- More than 40 killed in Paktika market attack
- The U.N. says it's the single worst attack this year in Afghanistan
- The device was detonated by a suicide bomber, a police official says
- Afghanistan continues to face major security challenges
A car bomb exploded in a busy market in eastern Afghanistan Tuesday, killing more than 40 people, officials said, in what is said to be the single worst attack in the country this year.
Afghan Deputy Interior Minister Mohammad Ayoub Salang said 42 people were killed and more than 30 others were wounded in the attack in the Urgon district of Paktika province. The United Nations Assistance Mission in Afghanistan had different figures, stating that at least 43 civilians, including eight children, were killed, and 67 were wounded.
The car was driven by a suicide bomber who detonated explosives after police ordered him to stop his car, said Nissar Ahmad Abdulrahimzai, deputy police chief of Paktika province. Abdulrahimzai said he feared the death toll would rise and there is at least one government official reporting more deaths.
The United Nations, which calls the assault a suicide attack, says it's the single deadliest strike this year in the country.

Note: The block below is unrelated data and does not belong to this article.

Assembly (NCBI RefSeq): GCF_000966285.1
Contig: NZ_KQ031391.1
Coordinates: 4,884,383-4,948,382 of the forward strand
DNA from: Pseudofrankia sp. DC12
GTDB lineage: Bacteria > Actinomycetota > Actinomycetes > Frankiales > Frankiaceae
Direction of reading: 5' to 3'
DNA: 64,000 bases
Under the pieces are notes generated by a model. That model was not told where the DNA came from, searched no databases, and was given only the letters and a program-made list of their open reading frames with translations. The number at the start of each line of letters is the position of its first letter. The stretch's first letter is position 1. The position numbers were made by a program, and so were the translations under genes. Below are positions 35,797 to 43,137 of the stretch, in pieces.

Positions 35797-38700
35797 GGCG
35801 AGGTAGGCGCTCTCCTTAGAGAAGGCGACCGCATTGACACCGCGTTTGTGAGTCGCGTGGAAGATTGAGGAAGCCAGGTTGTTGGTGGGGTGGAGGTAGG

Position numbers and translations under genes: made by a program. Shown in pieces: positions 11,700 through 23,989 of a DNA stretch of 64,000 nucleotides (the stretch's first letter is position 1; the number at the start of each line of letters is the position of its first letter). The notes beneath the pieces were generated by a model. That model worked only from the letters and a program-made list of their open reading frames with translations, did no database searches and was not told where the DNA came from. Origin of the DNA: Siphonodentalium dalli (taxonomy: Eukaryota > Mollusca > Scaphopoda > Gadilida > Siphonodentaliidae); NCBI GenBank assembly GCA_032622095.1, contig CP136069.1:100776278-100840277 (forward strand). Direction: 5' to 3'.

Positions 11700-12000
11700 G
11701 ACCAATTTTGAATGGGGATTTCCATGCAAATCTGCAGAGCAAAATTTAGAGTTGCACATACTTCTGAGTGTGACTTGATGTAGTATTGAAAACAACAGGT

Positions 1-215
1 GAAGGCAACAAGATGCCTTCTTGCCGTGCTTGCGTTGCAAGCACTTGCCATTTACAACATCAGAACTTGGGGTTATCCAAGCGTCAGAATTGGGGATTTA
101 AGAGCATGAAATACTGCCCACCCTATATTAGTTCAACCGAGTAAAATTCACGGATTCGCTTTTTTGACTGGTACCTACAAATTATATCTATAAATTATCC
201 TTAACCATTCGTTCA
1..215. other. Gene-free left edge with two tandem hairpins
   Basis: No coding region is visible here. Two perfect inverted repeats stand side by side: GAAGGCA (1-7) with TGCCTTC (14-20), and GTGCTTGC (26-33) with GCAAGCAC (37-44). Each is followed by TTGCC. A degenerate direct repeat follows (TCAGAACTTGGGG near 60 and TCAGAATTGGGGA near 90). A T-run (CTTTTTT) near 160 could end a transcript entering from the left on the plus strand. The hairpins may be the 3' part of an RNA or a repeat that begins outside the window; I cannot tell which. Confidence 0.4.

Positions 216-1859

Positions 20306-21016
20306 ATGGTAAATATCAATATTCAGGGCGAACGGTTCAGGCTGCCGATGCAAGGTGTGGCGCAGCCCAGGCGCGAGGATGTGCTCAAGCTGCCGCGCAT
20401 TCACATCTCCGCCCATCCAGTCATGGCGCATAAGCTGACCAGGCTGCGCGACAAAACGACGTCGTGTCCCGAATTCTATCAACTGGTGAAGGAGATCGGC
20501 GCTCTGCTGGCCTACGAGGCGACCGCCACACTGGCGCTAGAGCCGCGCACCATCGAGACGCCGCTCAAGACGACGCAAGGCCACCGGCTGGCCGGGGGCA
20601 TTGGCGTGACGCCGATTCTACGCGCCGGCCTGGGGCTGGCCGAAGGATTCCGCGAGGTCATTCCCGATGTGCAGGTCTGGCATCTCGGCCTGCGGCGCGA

"Today's appalling attack during Ramadan -- an occasion that should observed in a spirit of peace and compassion -- should be condemned in the strongest possible terms and the perpetrators must be held accountable," UNAMA head Jan Kubis said.
The Taliban denied involvement.
Another attack in Kabul
Meanwhile, in the capital, Kabul, the Taliban claimed responsibility for an attack early Tuesday on a vehicle used by presidential palace employees.
Taliban spokesman Zabihullah Mujahid said in a statement to media that three people were killed and six others injured in the explosion.
Hashmatullah Stanekzai, a spokesman for the Kabul police chief, earlier told CNN that at least two people were killed and five injured. He said all the victims were working in the presidential palace media department.
Security remains a major concern in Afghanistan, from which the United States is due to withdraw most of its troops by year's end.
The latest violence comes amid disputes over the country's recent presidential election.
During a visit to Kabul on Saturday, U.S. Secretary of State John Kerry announced that an audit of votes would be carried out to decide the outcome of the election.
Both candidates, Abdullah Abdullah and Ashraf Ghani, have alleged large-scale vote fraud and manipulation during the runoff last month.